Ed: Yes, house, I’m not sure house is an investment, but no one’s going to believe me on that one.

Chuck: No, I believe you on that one, that’s always been my view. It is and it isn’t. The house is, it’s not a performing investment, I guess is the way I would look at it. Because people will sometimes look at the fact that they have a house and they say, I’ve got this big investment in, in my house, when in fact that’s not something that you can ever really afford to convert into anything else right?

Ed: Yes.

Chuck: That’s the problem with the house as an investment is that, throughout your entire life, you will need a place to live. You might sell your house, but you’ll have to buy a new house, right?

Ed: Or rent.

Chuck: Or rent, which is essentially the same type of cash flow that’s associated with owning a house. It’s not an investment that can be traded out for something else. It’s something that can only be traded out for another version of itself.

Ed: You’ve got some exclusions from any capital gain and that sort of thing with the house.

Chuck: Right.

Ed: A recent Wall Street Journal article talked about not downsizing, but upsizing. That folks that are old, age 65, that are really old, they go ahead and not only do they sell their current home, but they buy a bigger one and they would have then an apartment or a condo in Florida. I don’t want to say Florida, you got to have rocks in your head to go to Florida, but that’s okay. That’s a personal view. But we’re talking about a good state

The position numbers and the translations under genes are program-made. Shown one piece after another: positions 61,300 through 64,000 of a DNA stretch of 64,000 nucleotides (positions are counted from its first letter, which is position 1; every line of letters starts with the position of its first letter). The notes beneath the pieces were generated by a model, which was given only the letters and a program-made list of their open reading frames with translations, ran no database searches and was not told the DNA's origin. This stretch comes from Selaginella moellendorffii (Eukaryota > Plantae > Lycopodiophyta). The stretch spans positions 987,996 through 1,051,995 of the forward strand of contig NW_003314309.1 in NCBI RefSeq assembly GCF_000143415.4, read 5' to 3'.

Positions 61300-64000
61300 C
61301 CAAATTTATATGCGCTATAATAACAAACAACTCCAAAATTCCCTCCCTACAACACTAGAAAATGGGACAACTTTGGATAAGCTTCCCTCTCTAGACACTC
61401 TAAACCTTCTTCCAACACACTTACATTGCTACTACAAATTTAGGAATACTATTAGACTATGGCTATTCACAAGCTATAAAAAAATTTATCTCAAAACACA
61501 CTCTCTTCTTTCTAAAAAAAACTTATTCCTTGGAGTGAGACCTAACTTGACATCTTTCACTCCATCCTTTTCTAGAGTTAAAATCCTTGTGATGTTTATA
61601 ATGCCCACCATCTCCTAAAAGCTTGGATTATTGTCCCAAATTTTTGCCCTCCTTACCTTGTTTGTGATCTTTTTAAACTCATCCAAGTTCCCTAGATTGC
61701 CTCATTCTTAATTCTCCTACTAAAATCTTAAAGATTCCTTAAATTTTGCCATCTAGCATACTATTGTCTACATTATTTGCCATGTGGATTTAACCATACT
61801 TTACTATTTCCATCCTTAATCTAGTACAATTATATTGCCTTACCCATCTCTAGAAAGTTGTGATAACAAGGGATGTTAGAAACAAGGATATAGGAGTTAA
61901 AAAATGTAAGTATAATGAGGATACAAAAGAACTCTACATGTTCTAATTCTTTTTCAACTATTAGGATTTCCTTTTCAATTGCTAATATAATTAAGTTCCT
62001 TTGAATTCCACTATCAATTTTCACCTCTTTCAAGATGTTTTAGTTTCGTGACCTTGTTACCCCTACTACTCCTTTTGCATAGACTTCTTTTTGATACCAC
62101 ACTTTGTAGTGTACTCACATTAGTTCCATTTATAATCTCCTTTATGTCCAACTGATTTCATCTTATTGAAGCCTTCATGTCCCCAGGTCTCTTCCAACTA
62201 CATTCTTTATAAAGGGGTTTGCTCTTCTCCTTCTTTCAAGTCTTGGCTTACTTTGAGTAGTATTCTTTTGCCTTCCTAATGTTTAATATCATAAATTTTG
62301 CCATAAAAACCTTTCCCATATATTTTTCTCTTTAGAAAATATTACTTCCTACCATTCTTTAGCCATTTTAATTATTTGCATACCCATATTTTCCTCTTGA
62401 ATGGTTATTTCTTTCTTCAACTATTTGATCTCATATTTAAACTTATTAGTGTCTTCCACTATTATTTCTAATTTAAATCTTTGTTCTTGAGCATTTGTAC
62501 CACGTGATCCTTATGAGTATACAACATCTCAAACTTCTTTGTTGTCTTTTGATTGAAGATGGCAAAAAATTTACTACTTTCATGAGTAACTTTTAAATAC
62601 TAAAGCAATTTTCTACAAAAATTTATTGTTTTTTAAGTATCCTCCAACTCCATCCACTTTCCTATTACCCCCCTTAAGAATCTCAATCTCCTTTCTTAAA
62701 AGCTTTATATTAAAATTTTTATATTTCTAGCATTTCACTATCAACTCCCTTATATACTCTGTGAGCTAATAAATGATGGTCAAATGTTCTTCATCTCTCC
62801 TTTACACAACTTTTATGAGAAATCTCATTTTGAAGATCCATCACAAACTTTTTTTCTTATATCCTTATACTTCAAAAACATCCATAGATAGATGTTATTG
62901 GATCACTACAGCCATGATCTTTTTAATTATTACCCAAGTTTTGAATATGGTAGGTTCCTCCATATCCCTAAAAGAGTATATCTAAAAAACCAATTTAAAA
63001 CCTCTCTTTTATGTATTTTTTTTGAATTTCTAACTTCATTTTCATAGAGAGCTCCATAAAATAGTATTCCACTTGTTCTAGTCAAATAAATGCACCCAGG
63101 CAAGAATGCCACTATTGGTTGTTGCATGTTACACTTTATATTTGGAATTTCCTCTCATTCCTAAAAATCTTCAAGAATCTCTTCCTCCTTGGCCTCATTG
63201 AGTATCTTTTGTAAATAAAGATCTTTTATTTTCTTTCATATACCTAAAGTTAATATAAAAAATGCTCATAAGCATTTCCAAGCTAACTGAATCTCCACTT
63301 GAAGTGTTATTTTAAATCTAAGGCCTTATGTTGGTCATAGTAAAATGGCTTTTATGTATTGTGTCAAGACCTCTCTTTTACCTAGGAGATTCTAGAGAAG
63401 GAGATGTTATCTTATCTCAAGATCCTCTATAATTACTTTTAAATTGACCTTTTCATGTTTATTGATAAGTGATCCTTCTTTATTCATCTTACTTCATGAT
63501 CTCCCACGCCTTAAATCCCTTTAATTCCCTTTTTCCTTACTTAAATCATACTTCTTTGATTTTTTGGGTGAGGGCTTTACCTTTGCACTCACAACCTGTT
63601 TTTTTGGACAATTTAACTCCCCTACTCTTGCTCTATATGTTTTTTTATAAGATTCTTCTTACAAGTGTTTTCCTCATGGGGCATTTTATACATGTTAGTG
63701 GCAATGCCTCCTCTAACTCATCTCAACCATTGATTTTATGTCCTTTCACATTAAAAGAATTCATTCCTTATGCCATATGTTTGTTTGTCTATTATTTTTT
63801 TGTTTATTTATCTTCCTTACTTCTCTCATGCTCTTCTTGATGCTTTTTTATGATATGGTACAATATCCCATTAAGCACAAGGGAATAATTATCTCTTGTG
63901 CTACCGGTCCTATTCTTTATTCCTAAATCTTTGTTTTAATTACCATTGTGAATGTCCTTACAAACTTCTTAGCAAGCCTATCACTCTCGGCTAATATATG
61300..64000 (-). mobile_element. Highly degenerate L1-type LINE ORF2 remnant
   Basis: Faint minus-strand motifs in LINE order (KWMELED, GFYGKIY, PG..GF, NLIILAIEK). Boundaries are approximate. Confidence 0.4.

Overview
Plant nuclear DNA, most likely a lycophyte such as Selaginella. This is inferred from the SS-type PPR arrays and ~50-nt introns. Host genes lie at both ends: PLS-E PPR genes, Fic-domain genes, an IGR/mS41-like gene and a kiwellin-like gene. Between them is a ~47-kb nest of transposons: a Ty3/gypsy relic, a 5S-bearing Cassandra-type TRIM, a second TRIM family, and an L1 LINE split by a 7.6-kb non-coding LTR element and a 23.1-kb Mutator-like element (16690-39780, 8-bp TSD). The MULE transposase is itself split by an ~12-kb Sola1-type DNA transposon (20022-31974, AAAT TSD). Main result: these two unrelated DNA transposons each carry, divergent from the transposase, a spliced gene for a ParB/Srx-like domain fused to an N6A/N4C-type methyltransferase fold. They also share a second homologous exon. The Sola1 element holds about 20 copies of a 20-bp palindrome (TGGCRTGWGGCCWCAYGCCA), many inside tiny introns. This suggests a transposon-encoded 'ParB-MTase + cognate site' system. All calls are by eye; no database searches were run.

Chuck: Right.

Ed: You can talk about Arizona, Texas, certainly not California, but anyway, in a state that you’re gonna have fun. You’re going to meet some people, but you’ll have maybe a condo there.

Chuck: Right.

Ed: But your favorite home, your big home is larger now.

Chuck: Right.

Ed: Because you’re going to spend some of the money that you’ve earned.

Chuck: Right.

Ed: You’re not going to take it with you!

Chuck: Right.

Ed: Although, we have some folks that seem to think that that can be done.

Chuck: Right. Then again, getting back to this other concept here, you can do that. You can decide, I’m going to treat myself by getting a bigger house, but then this gets back to them what we were just talking about the house as an investment. Don’t trick yourself into thinking that you’re doing that as an investment.

Ed: Oh, it’s not.

Chuck: You’re doing that as an expenditure.

Ed: That’s right.

Chuck: You’re spoiling yourself.

Ed: That’s right.

Chuck: You’re entitled to spoil yourself if you want to, but don’t tell yourself it’s an investment, because it’s not.